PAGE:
On hearing this I went straight to Nehama and asked her to take me with her that evening. She said she was not going anywhere and would be unable to take anyone. I continued to insist nevertheless: "But if you go, will you take me with you?" Still she denied having any escape plan. Then I told her that we were all to be killed the following day and I knew that she had an escape planned for nightfall. "I am too young to die, I want to live!" I cried. At this point she gave in and said: "Be here at nine o'clock in the evening, bring nothing, tell no one."                                  

THE ESCAPE

During the day I tried to persuade some friends of mine to join me. The danger was obvious, yet they seemed to refuse to believe it. They said: "What would the world say if they knew that innocent women and children were being massacred?" I told them there was no way the world would know and may be it did not even want to. In the end I saw that my powers of persuasion were inadequate and that they were at one with their fate.

The same Sunday I was ready at the appointed time. Waiting there were Nehama with her baby daughter Yekherashke and Erlitske, a girl adopted by the Mendl family. We separated into two groups. In the first one was Nehama with the two girls along with someone I could not see, who was supposed to escort us out. The second group included an elderly Lithuanian woman and myself The woman carried two bundles of clothing apparently belonging to Nehama. I was without any burden whatsoever.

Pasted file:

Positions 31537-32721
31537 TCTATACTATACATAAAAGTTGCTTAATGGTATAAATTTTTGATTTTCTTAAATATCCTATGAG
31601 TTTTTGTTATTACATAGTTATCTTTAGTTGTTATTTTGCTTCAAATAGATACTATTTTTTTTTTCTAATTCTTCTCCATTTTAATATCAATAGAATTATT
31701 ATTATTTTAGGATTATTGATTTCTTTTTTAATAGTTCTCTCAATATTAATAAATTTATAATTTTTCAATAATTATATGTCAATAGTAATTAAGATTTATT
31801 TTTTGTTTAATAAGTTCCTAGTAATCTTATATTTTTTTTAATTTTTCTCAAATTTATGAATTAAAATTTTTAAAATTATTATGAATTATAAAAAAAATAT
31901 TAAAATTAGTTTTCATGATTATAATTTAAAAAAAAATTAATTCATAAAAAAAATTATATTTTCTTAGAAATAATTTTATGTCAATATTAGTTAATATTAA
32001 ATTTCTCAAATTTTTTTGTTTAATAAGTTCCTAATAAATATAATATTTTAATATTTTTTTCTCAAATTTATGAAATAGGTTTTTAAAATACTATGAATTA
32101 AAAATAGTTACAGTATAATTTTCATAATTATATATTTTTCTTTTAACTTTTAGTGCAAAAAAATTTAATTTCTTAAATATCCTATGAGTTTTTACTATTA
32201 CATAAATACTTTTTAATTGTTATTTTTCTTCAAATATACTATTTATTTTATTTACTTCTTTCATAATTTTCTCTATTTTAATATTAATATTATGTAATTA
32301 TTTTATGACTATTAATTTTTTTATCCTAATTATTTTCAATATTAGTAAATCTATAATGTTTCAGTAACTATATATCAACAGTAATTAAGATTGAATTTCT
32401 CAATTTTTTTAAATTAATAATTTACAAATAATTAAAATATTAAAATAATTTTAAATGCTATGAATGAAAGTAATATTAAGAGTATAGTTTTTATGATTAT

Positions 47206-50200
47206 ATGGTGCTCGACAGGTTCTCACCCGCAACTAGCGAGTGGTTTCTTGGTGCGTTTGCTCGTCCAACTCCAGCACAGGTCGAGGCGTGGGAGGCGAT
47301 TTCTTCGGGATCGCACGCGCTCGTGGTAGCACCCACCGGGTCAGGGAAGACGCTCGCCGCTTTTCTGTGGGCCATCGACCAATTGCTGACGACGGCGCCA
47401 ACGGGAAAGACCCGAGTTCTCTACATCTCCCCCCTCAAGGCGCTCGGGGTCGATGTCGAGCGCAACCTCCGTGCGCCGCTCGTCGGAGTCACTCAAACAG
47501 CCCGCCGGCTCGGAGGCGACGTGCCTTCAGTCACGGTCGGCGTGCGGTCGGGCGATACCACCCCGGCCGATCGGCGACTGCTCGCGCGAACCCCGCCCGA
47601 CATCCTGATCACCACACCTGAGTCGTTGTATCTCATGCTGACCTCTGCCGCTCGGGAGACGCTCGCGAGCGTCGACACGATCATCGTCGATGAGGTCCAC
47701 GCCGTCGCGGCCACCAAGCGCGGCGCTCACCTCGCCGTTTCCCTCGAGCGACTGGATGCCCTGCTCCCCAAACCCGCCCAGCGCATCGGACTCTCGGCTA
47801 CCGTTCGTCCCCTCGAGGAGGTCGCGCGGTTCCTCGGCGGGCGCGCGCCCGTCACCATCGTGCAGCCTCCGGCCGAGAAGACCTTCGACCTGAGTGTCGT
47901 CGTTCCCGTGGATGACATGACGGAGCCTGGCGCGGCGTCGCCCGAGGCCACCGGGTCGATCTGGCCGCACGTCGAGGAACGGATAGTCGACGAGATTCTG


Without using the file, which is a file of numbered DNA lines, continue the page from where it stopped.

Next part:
We set out in the darkness eventually reaching a road, which, as I guess today, must have been the main artery connecting Batakiai and Skaudvile. Then, all of a sudden, two armed Lithuanian nationalists appeared before us in the middle of the night. They aimed their rifles at us and asked us where we were going. I had just one thought that this was the end of our escape plan. I told them that I was looking for food and had met the woman by chance. I cannot say whether they believed my story, yet what happened next was the biggest piece of luck in my life. They let the woman go, and she went away leaving the bundles in the middle of the road. To me they said: "Run, but not back to the camp. It will be a mess of a place tomorrow". As I did not need the two bags and could not carry them either, I told the two guys that they could keep them, thanked them and moved on.